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Volkswagen Puts the Messiness of Family Life Center Stage in Latest Ad – Adweek

Volkswagen Puts the Messiness of Family Life Center Stage in Latest Ad – Adweek


Volkswagen Puts the Messiness of Family Life Center Stage in Latest Ad – Adweek


Screeching children. Sibling arguments. Slammed doors.

All of the above are found in Volkswagen’s latest campaign for its midsize SUV Atlas, which—you guessed it—is geared towards families. Created by Johannes Leonardo, which was named the automaker’s lead creative agency in the U.S. in February, the 90-second spot gives a fairly accurate portrayal of what day-to-day life looks like for many families across the U.S.

In the ad, viewers see four diverse American households go through their typical morning routines. Anyone with kids will no doubt recognize the meltdowns, screams and general chaos that ensues as the parents in the spot attempt to get their children dressed, fed and out the door.

The mayhem onscreen is juxtaposed with the song “These Are My People” by Johnny Cash, which helps Volkswagen convey its family-first messaging in a subtle yet sweet way. The ad concludes with each family piling into their Atlas as they head off to their kids’ extracurricular activities.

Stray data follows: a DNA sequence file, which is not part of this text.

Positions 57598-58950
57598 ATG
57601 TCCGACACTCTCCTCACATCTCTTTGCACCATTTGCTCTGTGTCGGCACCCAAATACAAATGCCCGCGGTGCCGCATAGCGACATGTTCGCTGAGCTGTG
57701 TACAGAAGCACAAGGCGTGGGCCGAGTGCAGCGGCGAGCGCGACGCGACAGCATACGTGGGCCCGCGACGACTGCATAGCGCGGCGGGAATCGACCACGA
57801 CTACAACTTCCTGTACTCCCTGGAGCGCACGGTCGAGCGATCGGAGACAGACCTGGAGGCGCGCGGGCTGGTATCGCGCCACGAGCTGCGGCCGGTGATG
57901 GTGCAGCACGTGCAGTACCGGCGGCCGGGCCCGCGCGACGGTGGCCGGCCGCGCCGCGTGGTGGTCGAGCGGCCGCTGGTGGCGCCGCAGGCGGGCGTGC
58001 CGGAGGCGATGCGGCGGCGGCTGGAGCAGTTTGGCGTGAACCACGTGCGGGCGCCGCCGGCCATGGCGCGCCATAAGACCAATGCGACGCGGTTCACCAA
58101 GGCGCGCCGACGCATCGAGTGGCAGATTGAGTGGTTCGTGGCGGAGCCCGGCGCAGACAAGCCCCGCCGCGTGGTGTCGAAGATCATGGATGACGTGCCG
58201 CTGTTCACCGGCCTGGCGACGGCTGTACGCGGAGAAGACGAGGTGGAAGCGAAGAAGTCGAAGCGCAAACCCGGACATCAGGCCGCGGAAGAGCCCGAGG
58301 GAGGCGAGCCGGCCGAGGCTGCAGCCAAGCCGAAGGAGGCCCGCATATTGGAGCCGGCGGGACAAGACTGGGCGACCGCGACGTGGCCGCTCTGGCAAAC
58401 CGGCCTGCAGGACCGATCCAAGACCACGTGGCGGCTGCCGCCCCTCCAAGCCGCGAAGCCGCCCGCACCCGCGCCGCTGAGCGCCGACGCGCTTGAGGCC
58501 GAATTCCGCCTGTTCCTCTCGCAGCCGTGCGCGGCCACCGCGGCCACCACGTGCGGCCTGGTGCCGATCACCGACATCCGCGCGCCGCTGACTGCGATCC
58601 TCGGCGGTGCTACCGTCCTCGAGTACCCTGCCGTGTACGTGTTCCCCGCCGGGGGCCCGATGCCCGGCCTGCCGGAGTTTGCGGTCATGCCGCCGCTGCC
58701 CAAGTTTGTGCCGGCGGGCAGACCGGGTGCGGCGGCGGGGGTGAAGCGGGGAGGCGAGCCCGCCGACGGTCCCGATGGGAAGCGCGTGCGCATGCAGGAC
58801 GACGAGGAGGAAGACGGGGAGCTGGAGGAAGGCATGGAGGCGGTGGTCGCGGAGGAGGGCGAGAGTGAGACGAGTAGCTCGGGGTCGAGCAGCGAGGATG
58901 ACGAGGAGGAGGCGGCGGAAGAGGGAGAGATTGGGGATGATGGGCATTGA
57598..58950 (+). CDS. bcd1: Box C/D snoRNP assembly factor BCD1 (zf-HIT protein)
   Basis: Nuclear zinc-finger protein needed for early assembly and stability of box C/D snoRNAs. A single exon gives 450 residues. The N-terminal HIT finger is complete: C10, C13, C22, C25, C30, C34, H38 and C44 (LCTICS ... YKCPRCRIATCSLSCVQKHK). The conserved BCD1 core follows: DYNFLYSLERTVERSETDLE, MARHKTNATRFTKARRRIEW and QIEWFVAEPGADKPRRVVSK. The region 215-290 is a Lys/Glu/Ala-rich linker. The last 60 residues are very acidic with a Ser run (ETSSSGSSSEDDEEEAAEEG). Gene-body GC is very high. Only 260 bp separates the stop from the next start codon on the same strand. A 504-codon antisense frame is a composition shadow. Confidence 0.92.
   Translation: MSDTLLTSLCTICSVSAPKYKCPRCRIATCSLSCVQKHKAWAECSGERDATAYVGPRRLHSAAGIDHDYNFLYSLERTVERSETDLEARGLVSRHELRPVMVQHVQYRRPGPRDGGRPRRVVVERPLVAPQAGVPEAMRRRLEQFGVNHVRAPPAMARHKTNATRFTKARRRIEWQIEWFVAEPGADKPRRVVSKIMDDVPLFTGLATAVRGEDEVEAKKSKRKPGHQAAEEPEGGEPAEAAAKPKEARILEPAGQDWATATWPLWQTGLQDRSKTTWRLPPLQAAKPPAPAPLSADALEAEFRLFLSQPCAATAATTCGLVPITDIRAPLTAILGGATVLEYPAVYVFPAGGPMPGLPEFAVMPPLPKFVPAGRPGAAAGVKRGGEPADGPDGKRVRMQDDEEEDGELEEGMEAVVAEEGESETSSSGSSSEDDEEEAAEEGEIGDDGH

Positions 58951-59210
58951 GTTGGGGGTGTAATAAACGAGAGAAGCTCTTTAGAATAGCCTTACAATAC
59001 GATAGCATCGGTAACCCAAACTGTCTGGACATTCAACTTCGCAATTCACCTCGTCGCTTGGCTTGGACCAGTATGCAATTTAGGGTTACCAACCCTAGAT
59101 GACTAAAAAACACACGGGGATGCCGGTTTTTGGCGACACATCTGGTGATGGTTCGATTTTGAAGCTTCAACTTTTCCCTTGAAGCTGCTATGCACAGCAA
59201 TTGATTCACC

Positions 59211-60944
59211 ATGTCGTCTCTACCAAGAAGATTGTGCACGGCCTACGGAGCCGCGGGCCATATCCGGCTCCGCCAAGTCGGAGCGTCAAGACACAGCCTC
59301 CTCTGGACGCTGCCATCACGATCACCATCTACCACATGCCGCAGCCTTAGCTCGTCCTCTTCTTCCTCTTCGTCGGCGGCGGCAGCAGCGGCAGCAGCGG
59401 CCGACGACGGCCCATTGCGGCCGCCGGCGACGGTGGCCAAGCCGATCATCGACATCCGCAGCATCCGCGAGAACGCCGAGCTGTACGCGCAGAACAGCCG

The words “There’s room for everyone” also appear at the end, a nod to the inclusive mindset the brand is hoping to relay by featuring families from different backgrounds in the spot.

“Values of inclusivity are part of VW’s DNA,” said Jimm Lasser, who Johannes Leonardo hired as executive creative director in June to lead creative for the brand. “The new Atlas’ spaciousness is not just comfortable, it’s specifically designed to welcome all the shapes, sizes and needs of the American family. The feeling of knowing that ‘you’ll all fit’ is a good one, and the end-line ‘There’s room for everyone’ reflects that.”

According to Lasser, the agency cast four real families in the spot to “bring a layer of authenticity” to the work.

Volkswagen’s campaign marks the latest example of brands striving to display more authentic portrayals of parenthood; for instance, Pampers unveiled an ad last month that sought to ease fears around the struggles and stresses that new parents face.

The automaker’s work is also part of the company’s overall effort to move on from its 2015 emissions scandal. In June, Johannes Leonardo revealed its first campaign for the brand, which referenced the scandal in an attempt to position it as a blessing in disguise that led to Volkswagen’s push into electric vehicles.

The company also recently brought on Saad Chehab, who formerly led marketing at Kia, as senior vice president of marketing in the U.S.


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